My joyful response in my heart, when my nine year old son saw the newspaper notice for The Frozen Goose Run, a triple event including a run, cross country snow shoe , and cross country ski. I was on the phone speaking to the avid cross country nurse setting up a team. I volunteered to do both, but my recently taught snow shoer interrupted my conversation with, "I can do that!" in his 'glad to be me' spirit. I cautiously responded to the young nurse, "We'll do it. Just to be clear, my son is nine years old.
The day of the race; windchill -42, snow and high winds blowing across Willow Creek Golf course. I expected the race to be called off. Not. My son was the youngest participant (The entry form, 12-year-old and up, but 19 was the closest to him in competition). Many people pulled out and never finished. After my start off run, he was second in the relay with the starting gate on the other side of the club house. I couldn't see him. Conditions had worsened on my run. I took off on the course searching. Snow shoers were loosing their way due to low visibility. When, to my emotional relief, I spied him, and tried to convince him that he could quit. He refused saying that I can, because I do it all the time, Mom. (How much time for a nine year old?) We had prepared - but, but, but -42 degrees Fahrenheit. We all finished, and the race personnel wished that they had had a reward for him. The spirit of the day was enough! Glad and happy.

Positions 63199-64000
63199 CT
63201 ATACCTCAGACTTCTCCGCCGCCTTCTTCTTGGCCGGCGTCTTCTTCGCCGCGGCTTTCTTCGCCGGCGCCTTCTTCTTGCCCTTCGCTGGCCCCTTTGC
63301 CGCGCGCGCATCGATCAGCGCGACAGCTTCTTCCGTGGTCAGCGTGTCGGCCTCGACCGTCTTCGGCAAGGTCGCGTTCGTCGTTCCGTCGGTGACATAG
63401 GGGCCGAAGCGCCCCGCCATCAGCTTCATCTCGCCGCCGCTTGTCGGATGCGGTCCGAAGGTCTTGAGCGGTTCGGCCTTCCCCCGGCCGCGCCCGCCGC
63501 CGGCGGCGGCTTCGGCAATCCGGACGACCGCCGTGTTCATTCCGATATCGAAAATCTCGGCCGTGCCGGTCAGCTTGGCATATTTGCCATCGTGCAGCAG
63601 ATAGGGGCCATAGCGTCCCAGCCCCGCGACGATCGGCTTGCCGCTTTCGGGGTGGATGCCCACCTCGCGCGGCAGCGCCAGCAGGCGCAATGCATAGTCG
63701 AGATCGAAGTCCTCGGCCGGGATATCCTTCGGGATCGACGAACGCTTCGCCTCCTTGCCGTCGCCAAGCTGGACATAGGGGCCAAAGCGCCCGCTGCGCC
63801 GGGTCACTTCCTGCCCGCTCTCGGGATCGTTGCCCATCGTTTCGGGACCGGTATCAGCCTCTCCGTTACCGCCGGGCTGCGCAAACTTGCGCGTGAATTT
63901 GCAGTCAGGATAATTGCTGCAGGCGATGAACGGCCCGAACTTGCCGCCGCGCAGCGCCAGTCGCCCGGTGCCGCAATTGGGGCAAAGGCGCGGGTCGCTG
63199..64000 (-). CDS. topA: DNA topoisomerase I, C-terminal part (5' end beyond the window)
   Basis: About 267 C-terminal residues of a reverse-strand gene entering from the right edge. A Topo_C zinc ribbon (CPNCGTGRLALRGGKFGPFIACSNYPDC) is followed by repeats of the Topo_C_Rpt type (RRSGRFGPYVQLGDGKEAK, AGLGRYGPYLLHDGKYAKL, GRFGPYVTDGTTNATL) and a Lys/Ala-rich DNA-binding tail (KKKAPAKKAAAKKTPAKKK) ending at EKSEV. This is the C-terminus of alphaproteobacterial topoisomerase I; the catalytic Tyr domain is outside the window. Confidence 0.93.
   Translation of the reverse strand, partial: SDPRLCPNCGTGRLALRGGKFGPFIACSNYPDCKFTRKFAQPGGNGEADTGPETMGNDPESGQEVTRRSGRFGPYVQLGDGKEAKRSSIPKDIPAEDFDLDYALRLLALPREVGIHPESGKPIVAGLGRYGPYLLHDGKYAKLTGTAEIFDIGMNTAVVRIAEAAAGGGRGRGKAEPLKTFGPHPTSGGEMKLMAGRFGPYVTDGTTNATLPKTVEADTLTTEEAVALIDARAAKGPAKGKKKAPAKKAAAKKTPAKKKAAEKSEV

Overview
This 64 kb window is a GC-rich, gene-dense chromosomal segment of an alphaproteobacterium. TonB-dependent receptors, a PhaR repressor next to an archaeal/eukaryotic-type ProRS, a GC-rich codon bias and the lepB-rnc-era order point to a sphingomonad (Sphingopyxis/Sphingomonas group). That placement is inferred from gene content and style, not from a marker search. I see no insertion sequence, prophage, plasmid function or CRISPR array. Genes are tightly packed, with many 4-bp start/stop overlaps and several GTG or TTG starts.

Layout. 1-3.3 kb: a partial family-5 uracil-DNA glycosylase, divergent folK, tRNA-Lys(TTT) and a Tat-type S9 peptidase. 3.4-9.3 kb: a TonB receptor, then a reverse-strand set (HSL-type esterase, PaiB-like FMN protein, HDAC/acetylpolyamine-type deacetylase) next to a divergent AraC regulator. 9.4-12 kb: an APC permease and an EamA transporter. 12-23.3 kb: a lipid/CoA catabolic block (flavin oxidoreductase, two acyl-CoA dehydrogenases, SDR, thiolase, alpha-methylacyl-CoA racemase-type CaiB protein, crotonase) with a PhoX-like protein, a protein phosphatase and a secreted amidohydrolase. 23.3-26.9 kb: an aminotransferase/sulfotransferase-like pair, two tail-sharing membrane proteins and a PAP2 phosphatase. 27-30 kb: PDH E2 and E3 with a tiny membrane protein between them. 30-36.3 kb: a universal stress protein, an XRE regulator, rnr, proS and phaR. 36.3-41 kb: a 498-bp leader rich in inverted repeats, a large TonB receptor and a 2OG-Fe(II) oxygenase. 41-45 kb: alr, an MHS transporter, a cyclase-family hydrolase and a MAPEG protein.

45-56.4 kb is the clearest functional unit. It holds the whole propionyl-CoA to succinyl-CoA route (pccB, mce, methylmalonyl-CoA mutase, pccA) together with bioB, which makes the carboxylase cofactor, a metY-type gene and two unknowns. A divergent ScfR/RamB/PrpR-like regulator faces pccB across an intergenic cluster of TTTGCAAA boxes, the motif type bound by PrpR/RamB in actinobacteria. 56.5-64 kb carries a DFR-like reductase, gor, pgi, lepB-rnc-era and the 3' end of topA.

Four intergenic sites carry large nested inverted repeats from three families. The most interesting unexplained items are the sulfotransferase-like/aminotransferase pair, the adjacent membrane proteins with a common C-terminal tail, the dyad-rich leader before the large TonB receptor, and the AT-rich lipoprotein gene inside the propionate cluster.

He has 'done' ever since! (Navy, Special Forces right out of high school.)
My children in the psych unit see two faces of themselves. The past and the future like Janus, the Greek God. At first first many see themselves as angry undeserving beings. Their souls lost. But I resolved that they would gradually see the "glad to be me" spirit in their sad faces, not orphan souls. I'm labeling. In medicine labels are well intended, even needed, building blocks to reach diagnoses. Granted, if overused they may become stumbling blocks consuming time labeling that could be spent on the cure. I resolved to temper the labeling habit.
My perseverance was warmly recognized in the cold month of Minnesota winter. Two nurses and one teacher stopped by my classroom to say, "You are a miracle worker." Ariel's transformation from an out-of-control 12-year-old autistic-like baby into a functional autistic-like young girl amazed and surprised many. I had been too immersed in the challenge to notice that others recognized my efforts. My spirit had been replenished. Ariel's glad spirit because she understood, "You can because you/we do! Warm all over.
I'm thankful to be me.
Kaye is a teacher and author of multiple works including Valerie Valentine Visits Vincent Vampire